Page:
SoCal Citygate spikes as high as $25/MMBtu, sets four-year high
Colder temps driving demand higher across markets in the West: Genscape
March contract adds 5.8 cents to $2.616
Weather models trending colder for first week of March, forecasters say
Colder-than-normal temperatures drove big natural gas spot price gains in the West on Tuesday, including a four-year high at SoCal Citygate. Gains across California and the Rockies offset declines in the warm Northeast to lift the NGI National Spot Gas Average 37 cents to $2.78/MMBtu.
Futures also finished higher on the day, helped by colder trends in the weather models for early March. The March contract settled at $2.616 Tuesday, up 5.8 cents, while April settled 5.1 cents higher at $2.649.
Bespoke Weather Services said afternoon guidance from the European model yielded more gas-weighted degree days in the firm’s outlook Tuesday, focused around the first week of March.
“We see cold risks lingering into the second week of March too, ensuring that model runs through the week should continue to print out a favorable long-range pattern,” Bespoke said. “Cold does not look extreme at this time, but it should be enough to increase demand from the Midwest into the South and much of the East, with a nationwide tick up in heating demand enough to deplete stockpiles further than traders were expecting last week.”
NatGasWeather.com said the market’s focused on “when the eastern U.S. ridge that sets up this week will finally” break down to allow more cold into the East.
“Both the Global Forecast System and European weather models see this occurring the first week of March and trended cooler Monday afternoon and Monday night, favoring the strong upper ridge weakening as a cold trough becomes established,” NatGasWeather said. “We see the markets higher based on this, but it’s very important colder air looks convincing into the East during early March or the markets are likely to be quite disappointed if any milder trends were to occur.”
Meanwhile, spot prices at SoCal Citygate traded as high as $25/MMBtu Tuesday, setting a four-year high as colder-than-normal temperatures drove up demand on utility Southern California Gas Co.’s (SoCalGas) imported-constrained system.
Day-ahead deliveries at SoCal Citygate spiked more than $15 to average $19.58, with a range of $12.00-25.00. SoCal Border Average gained $1.79 to $4.16.
Tuesday’s high is the most expensive day-ahead trade at SoCal Citygate since Feb. 5, 2014, when prices traded as high as $30, Daily GPI historical data show.
The Los Angeles basin is expected to see temperatures around 10-12 degrees below seasonal norms through the end of the week, Genscape Inc. said in a note to clients Tuesday. Amid the unusually cold temperatures, SoCalGas system demand has risen above 3.7 Bcf/d, “its highest level this winter-to-date and the highest single-day since mid-January 2017,” according to Genscape.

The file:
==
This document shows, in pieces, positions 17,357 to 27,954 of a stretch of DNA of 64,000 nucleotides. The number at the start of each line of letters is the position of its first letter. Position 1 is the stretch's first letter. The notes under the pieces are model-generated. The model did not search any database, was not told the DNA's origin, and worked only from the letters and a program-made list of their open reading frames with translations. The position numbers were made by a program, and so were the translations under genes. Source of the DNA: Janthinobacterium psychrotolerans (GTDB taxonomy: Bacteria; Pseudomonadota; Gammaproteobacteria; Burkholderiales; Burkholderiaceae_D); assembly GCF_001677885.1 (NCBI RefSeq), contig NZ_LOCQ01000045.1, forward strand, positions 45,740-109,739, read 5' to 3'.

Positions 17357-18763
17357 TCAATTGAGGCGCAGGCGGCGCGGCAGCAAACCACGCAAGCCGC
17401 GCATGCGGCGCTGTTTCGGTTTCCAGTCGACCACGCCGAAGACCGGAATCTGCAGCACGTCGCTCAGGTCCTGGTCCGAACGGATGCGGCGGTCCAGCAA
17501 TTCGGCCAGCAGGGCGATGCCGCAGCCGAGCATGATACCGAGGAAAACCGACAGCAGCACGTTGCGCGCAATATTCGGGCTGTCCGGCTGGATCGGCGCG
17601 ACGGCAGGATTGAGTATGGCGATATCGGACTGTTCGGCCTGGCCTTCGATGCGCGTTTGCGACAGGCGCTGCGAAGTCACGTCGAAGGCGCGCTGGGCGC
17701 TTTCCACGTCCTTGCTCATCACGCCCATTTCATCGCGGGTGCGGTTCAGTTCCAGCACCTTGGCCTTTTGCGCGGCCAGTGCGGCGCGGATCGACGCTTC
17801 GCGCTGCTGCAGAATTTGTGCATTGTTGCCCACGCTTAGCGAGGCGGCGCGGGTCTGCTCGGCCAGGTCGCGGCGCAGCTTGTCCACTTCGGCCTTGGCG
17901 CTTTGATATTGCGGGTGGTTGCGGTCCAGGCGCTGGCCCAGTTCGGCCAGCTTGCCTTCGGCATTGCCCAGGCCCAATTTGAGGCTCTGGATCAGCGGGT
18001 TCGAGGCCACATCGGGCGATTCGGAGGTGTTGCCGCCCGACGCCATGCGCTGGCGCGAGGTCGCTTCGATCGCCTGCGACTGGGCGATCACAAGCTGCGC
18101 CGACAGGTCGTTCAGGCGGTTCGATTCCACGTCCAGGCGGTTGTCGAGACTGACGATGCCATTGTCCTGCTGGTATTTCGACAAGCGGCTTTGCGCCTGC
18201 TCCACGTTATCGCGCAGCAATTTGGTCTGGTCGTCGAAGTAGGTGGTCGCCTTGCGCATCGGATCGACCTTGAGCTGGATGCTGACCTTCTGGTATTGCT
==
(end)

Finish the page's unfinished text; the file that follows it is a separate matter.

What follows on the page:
Genscape analyst Joseph Bernardi further noted to NGI that SoCalGas is reporting daily storage withdrawals exceeding the 1 Bcf/d mark this week, “also for the first time in over a year.”
On Tuesday SoCalGas was projecting system demand to remain between 3.6-4 Bcf/d through the end of the work week, with daily receipts topping out at a little more than 2.7 Bcf/d.
“Import zone capacities continue running near max capacity, with less than 10% capacity available in the Northern Zone and less than 20% available in the Southern Zone,” Genscape said.
SoCalGas and San Diego Gas & Electric jointly declared a system-wide curtailment for electric generation customers starting Tuesday “due to forecasted low temperatures and expected high customer demand.
“...System conditions remain dynamic and are subject to change,” the utilities said. “Until further notice, a system-wide curtailment watch will be in effect for all other noncore customers. Customers are advised that they may be receiving a notice to curtail service.”
SoCal Citygate has been no stranger to price spikes in recent months. In late October, SoCal Citygate jumped $9 day/day to more than $12 amid higher demand and a combination of planned and unplanned pipeline outages. The point remained volatile -- and traded at an elevated basis -- for weeks afterwards.
Meanwhile, Southern California had competition from other markets Tuesday as colder temperatures were expected lift demand across the West.
Genscape said it expected upward pressure on spot prices in western markets this week because of cold weather and pipeline constraints. The Bay Area is expected to see temperatures around 8-10 degrees below normal through the end of the week, raising demand on PG&E’s system to a year-to-date high of more than 3.3 Bcf/d, according to Genscape.
PG&E Citygate jumped 56 cents to $3.27, while Malin added 72 cents to $3.18.
“The pattern this winter has seen western markets sustaining colder-than-normal temperatures, while the rest of the U.S. generally has run above normal with sporadic but sharp swings to cold,” Genscape said. “That trend continues this week as the bulk of the country east of the Rockies enters a warm period while western markets remain locked in cold.
“Pacific Northwest market demand is also up, nominated to 2.815 Bcf/d, the highest since the start of January. This has enabled Sumas basis back into positive territory,” Genscape said, adding that the demand has led to operational flow orders (OFO), including on the GTN, Tuscarora and SoCalGas systems.
“TransWestern has posted numerous operational flexibility warnings,” the firm said. “In addition, as an indication of the strain on Rockies pipes, OFOs have been declared on Rockies eastbound pipes CIG and Tallgrass.”
The Rockies regional average jumped 68 cents Tuesday to $3.01. Opal added 74 cents to average $3.12, while Kingsgate surged 67 cents to $3.10. Further upstream, West Texas prices saw big gains as well, including Transwestern, which added 56 cents to $2.49.